Chronic Stress and Pain: A Rationale for Stress Management Approaches

Although it is widely accepted that chronic stress contributes to the continuation of chronic pain, it is not commonly understood the mechanisms by which stress affects pain. Stress is also a factor which is infrequently considered during pain rehabilitation. This article describes the physiological responses to stress and their impact on chronic pain.

Any fear or perceived threat to safety causes hormones to be released into the bloodstream (e.g. epinephrine, norepinephrine and cortisol) which promote survival. These hormones have several effects including modulating inflammation and consolidating fear-based memories (to aid future survival and avoid danger).

These reactions are considered adaptive in the short-term but maladaptive responses (e.g. catastrophising, anxiety, helplessness) to stressors may amplify cortisol production which can result in an increased physiological stress response. This exaggerated stress response results in dysfunctional hormone secretion, widespread inflammation and pain.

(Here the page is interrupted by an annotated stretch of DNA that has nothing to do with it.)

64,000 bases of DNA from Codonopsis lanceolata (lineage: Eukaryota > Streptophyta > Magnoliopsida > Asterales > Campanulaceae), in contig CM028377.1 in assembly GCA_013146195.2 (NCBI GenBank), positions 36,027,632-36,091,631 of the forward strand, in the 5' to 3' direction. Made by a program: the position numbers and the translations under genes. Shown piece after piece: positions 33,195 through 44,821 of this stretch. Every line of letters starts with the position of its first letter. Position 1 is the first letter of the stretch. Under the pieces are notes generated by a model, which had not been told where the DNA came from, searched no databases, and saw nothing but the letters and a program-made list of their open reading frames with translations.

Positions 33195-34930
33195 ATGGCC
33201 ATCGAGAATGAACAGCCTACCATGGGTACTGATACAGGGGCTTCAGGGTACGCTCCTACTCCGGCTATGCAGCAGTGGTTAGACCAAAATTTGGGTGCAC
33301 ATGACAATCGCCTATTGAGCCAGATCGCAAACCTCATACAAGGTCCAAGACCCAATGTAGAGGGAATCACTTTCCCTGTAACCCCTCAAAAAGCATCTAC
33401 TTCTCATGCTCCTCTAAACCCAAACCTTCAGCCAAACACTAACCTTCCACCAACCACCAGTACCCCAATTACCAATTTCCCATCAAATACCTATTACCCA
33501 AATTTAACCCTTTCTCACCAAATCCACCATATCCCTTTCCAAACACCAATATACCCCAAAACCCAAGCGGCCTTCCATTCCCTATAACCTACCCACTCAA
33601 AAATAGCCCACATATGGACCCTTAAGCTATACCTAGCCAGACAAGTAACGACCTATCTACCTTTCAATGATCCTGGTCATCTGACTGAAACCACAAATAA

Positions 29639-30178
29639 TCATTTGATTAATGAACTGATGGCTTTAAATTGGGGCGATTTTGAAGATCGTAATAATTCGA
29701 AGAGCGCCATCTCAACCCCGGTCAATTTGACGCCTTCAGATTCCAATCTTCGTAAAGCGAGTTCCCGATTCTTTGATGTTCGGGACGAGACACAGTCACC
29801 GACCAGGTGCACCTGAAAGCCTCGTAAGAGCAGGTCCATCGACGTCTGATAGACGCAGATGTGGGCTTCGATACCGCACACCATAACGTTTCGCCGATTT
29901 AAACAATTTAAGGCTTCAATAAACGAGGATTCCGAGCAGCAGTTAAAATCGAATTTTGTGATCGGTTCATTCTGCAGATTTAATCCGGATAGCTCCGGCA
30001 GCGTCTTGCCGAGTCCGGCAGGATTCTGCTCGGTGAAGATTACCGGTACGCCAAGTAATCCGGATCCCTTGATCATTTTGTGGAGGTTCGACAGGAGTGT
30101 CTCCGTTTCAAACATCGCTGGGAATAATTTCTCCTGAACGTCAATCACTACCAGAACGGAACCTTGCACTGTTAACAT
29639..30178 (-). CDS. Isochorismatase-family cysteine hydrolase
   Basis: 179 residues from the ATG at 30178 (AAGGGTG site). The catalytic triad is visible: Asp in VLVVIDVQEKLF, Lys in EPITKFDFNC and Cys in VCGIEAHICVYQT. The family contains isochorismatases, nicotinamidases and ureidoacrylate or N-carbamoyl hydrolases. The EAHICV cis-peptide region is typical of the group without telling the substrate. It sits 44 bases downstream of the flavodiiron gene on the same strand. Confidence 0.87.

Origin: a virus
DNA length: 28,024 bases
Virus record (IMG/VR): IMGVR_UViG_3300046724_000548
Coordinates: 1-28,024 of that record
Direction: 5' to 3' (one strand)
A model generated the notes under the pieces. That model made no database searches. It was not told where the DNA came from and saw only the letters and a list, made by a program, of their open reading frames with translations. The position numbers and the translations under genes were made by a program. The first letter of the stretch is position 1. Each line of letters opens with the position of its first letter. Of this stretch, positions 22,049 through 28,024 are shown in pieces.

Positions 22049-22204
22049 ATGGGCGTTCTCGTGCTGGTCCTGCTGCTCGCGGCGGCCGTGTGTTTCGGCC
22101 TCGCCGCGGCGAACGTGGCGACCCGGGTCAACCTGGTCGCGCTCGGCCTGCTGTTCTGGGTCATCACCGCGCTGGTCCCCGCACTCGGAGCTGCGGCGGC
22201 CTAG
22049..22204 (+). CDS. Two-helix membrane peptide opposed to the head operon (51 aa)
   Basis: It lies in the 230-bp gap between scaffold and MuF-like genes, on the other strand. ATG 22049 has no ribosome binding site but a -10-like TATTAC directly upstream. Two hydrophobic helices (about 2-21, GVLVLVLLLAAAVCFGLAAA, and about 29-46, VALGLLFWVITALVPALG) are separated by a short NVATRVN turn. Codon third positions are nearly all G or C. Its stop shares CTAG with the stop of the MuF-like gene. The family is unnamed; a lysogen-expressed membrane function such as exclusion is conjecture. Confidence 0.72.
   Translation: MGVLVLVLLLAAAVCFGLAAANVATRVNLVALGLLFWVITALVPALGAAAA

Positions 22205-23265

Although some stress is inevitable in life, people are capable of changing how they perceive and respond to stressful situations. Given the similar mechanisms of a maladaptive response to pain-related, and non–pain-related, stressors, therapists should consider including stress management as a means to prevent chronic disability, and improve quality of life, in people with musculoskeletal pain.

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